The Delicious Monte Cristo

The Count, from one of the film renditions of Dumas’ Novel. The book, although less sultry, is definitely just as pleasing.

On the Count of ‘Monte Cristo’

I wandered upon «The Count of Monte Cristo» somewhat by accident. The title was familiar to me only in passing–I was under the impression it was an Italian story from the early Modern era (whenever that is, my gut had vague whisperings about the 1700s). Reader, I will announce with no shame that I was entirely wrong on both accounts! Horribly, horribly wrong.

The story was serialized by French author Alexander Dumas, and published in the French newspaper _Le Journal des débats_ between 1844 and 1845. [1] The book is something like a soap opera, with cliffhanger endings, stark moralizations, and vicarious thrills aplenty.

Although the book (or at least my condensed MacMillan collector’s edition) runs to several hundred pages, the story is entirely too straightforward to offer a synopsis without spoiler: a virtuous man is deceived, deprived, and imprisoned for fourteen years. Upon his escape, he is rich, educated, and worldly and exacts a most elegant and delicious revenge upon those who wronged him.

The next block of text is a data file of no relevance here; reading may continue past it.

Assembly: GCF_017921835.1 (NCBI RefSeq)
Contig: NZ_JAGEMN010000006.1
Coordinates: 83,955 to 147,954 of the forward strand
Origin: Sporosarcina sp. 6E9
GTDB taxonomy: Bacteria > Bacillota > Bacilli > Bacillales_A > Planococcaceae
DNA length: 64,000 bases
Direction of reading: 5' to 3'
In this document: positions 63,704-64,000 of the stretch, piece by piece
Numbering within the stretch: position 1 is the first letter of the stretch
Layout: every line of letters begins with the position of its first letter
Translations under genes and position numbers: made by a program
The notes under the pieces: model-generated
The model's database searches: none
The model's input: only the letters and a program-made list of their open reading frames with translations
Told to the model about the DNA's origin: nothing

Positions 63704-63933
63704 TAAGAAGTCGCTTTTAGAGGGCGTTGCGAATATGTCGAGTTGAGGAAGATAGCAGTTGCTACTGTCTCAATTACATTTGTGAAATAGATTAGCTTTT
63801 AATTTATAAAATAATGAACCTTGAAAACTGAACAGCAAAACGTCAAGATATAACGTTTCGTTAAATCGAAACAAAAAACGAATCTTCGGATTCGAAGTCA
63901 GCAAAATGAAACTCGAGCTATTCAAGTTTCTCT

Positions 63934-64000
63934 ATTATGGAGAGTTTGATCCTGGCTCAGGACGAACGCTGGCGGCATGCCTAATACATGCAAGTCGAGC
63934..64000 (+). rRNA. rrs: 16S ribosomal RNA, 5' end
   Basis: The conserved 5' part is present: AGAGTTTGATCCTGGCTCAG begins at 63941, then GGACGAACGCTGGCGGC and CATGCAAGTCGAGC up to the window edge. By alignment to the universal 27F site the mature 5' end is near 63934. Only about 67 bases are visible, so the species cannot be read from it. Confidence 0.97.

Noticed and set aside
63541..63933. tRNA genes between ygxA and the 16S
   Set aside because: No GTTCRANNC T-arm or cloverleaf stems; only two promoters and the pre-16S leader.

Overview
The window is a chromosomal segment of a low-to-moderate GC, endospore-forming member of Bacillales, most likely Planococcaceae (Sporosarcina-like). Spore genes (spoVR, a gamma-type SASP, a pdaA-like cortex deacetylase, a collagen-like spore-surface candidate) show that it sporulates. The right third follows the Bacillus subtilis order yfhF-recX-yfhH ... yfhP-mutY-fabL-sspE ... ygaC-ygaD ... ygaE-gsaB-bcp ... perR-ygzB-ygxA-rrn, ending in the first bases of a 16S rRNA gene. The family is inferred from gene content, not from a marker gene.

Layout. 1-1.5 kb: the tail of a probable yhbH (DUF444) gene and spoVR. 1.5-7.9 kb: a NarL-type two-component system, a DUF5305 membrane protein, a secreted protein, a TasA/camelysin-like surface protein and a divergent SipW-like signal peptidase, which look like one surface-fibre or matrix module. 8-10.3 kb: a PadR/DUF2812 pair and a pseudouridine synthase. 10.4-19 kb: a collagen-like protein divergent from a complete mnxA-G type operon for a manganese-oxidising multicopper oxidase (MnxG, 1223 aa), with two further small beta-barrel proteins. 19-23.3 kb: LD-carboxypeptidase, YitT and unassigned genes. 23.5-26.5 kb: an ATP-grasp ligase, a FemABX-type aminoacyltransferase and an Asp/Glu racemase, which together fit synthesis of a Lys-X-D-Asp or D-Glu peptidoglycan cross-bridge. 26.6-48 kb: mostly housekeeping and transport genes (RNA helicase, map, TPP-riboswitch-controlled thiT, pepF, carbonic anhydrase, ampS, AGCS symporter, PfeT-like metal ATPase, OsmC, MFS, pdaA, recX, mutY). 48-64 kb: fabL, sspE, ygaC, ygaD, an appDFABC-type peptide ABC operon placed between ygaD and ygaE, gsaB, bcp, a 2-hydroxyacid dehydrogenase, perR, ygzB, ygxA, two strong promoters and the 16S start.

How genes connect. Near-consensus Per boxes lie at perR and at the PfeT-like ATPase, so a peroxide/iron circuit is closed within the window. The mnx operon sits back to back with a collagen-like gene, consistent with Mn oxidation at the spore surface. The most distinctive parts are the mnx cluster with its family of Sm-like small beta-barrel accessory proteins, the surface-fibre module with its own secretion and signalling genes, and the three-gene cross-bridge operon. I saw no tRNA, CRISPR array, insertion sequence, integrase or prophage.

That said, the book is thus over.

O, to think that, dear reader, you would be sorely mistaken. For the beauty of Monte Cristo lies not in the events, but the story itself. To read along with our wronged hero is to take part in his multifarious triumphs, to be vicariously rewarded with the delivery of revenge that is entirely justified and masterfully executed.

On So Perfect An Escape

Dumas’ tale is a perfect evening or weekend read for anyone who enjoys classical prose–if you are not a fan of Ye Old Timey language, you might want to sit this one out. That said, as «Monte Cristo» was written for a general audience, the language is grand but rarely verbose, and the story is easily followed and honestly just good fun.

I don’t think I have so thoroughly enjoyed a book for the pure story in months. If one is willing to suspend disbelief, and relinquish modern judgements for a work nearly two hundred years old, it is a perfect literary escape.

[1]: So prolific was Dumas, that one critic labelled him “Alexander Dumas & Co, novel factory.” Sourced from Marcus Clapham’s afterword to the Macmillan Collector’s Edition (2017).